from sklearn.preprocessing import LabelEncoder
from nltk.corpus import wordnet as wn

#Ml related libraries
from sklearn.model_selection import train_test_split

from sklearn.linear_model import LogisticRegression as LR
from sklearn.ensemble import RandomForestClassifier
from sklearn import model_selection, naive_bayes, svm
from sklearn.tree import DecisionTreeClassifier

from sklearn.feature_extraction.text import CountVectorizer
from sklearn.feature_extraction.text import TfidfVectorizer
from keras.preprocessing.text import Tokenizer
from keras.preprocessing.sequence import pad_sequences
from sklearn import metrics

from sklearn.metrics import accuracy_score
from sklearn.metrics import roc_auc_score as AUC

Step 2: After reading the dataset as a pandas data frame

we create a dataset that has id, review, and rating of product for sentiment analysis.

#reading the json file in a list
values=[]
with open("Electronics_5.json","r") as f:
for i in f:
values.append(json.loads(i))
print(values[:5])

we saved our filtered dataset in the Electronic_review.csv file.

now we read our Electronic_review data into a data frame.

#read the dataset into a df
colnames = ["id","text","overall"]
df= pd.read_csv("Electronic_review.csv",names= colnames,header = None)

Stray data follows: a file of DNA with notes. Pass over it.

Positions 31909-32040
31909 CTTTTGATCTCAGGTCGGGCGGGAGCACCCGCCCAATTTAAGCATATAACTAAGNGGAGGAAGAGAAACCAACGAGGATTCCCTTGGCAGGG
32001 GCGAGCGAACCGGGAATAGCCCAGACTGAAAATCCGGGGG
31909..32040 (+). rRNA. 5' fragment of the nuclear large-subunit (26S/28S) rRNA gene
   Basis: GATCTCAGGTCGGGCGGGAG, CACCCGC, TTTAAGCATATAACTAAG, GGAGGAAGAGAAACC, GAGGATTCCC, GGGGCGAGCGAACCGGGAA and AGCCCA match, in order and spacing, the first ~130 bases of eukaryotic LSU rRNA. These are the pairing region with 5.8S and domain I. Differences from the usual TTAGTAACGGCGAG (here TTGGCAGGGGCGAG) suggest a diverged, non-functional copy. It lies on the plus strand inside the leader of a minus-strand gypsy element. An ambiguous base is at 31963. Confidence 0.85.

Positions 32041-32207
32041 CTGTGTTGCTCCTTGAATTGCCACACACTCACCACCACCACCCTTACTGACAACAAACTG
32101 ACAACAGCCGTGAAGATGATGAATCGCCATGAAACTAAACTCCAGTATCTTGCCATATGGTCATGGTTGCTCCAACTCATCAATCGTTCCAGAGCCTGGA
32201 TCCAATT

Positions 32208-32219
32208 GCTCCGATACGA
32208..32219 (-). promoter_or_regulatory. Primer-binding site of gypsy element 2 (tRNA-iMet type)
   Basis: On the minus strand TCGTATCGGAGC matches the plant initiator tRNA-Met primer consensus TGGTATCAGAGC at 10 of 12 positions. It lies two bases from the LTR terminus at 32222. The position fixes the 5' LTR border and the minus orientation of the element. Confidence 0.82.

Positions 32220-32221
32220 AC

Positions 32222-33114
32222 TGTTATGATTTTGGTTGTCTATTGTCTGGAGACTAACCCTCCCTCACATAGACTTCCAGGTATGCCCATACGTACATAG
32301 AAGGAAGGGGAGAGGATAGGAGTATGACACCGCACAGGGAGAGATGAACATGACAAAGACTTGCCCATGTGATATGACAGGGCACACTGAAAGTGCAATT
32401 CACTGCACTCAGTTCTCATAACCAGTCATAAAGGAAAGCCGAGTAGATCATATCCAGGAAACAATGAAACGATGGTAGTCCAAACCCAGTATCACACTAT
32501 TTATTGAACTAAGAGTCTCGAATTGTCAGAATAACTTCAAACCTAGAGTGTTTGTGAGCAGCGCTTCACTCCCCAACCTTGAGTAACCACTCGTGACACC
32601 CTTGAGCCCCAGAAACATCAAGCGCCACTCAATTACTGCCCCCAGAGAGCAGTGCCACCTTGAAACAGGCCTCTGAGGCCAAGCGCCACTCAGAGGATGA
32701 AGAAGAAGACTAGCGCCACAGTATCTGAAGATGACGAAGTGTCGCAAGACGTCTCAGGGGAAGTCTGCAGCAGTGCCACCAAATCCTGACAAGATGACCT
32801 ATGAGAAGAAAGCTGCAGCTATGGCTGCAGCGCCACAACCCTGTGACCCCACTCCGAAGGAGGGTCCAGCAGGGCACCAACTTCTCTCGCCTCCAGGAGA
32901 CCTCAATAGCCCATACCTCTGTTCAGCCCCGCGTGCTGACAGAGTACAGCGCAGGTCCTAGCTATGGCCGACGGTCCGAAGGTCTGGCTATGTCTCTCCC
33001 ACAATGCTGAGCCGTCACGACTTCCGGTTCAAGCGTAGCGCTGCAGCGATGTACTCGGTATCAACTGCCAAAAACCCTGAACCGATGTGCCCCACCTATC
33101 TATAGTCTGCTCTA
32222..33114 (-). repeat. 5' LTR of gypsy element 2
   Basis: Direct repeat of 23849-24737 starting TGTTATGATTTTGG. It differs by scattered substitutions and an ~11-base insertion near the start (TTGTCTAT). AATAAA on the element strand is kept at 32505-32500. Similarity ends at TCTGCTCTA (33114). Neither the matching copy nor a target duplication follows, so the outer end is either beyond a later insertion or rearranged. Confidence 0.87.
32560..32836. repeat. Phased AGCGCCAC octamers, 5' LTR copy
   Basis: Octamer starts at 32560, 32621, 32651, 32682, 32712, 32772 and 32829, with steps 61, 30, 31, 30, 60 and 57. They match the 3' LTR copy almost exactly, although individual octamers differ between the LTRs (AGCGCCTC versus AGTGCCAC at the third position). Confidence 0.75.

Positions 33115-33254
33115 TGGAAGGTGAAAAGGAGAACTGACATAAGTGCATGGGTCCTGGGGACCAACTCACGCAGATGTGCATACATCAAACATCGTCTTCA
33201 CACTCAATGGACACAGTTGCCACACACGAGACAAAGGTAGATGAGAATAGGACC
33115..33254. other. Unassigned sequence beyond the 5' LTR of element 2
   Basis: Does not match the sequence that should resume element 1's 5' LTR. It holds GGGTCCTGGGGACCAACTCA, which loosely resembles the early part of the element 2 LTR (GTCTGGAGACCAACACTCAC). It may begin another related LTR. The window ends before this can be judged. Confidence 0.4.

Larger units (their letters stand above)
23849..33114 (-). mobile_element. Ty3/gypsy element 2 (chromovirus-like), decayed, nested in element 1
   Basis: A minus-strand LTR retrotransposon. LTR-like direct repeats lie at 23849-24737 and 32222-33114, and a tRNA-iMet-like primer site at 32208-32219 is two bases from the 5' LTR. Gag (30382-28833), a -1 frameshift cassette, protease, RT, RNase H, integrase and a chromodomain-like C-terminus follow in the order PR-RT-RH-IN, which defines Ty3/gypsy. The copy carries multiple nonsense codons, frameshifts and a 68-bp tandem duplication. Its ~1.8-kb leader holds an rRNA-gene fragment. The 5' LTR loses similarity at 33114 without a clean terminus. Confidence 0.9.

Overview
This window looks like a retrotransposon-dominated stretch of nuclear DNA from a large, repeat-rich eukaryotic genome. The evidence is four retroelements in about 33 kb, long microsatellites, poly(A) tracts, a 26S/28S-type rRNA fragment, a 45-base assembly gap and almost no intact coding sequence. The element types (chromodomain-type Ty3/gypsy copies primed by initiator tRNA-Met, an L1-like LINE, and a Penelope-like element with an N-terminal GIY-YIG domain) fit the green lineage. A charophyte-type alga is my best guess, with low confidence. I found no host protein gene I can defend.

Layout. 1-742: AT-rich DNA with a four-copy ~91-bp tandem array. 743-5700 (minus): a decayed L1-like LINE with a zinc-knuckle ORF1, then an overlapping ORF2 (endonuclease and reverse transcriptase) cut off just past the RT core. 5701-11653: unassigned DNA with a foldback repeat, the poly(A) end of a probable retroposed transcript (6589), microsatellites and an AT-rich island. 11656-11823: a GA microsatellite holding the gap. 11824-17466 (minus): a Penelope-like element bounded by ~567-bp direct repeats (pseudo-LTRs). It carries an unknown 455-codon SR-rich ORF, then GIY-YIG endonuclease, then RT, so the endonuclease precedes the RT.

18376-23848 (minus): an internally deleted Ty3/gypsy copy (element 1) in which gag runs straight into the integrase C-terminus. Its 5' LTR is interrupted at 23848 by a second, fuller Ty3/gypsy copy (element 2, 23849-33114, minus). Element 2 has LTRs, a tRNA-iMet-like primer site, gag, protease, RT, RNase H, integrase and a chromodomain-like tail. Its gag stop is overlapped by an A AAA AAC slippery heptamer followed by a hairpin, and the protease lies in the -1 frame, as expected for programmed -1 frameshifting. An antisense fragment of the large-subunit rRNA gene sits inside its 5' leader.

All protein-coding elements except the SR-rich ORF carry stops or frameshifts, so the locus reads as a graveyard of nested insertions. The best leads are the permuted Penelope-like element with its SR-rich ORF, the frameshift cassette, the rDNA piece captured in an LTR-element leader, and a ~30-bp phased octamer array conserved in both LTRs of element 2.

Step 4: Populating the data with proper values of sentiments

The division of sentiment, based on vote value, is as follows

  • 0 < Vote < 3 => Negative sentiment (-1)
  • Vote = 3 => Neutral Sentiment (0)
  • 3 < Vote <= 5 => Positive Sentiment (1)

Let’s save this data frame as processedData.csv.

newdf.to_csv("processedData.csv",chunksize=100000)

Let’s see how our processed data look like.

df = pd.read_csv("processedData.csv",nrows = 100000)
print(df.head(5))
image by author

Step 5:

preprocess the text data samples

Steps for preprocessing

  • Filter out numbers
  • Stemming and lemmatization
  • Remove stopwords
  • Other root level token changes

let’s import some important libraries

from nltk.tokenize import word_tokenize
from nltk import pos_tag
from nltk.corpus import stopwords
from nltk.stem import WordNetLemmatizer
from sklearn.preprocessing import LabelEncoder
from nltk.corpus import wordnet as wn
import nltk
nltk.download("stopwords")
import re
nltk.download("punkt")

now read the processedDatat.csv

df= pd.read_csv(“processedData.csv”)

  • Stemming algorithms work by cutting off the end of the beginning of the word, taking into account a list of common prefixes and suffixes that can be found in an inflected word. This indiscriminate cutting can be successful on some occasions, but not always, and that is why we affirm that this approach presents some limitations. Below we illustrate the method with examples in both English and Spanish.
  • developing a stemmer is far simpler than building a lemmatizer. In the latter, deep linguistics knowledge is required to create dictionaries that allow the algorithm to look for the proper form of the word. Once this is done, the noise will be reduced and the results provided on the information retrieval process will be more accurate.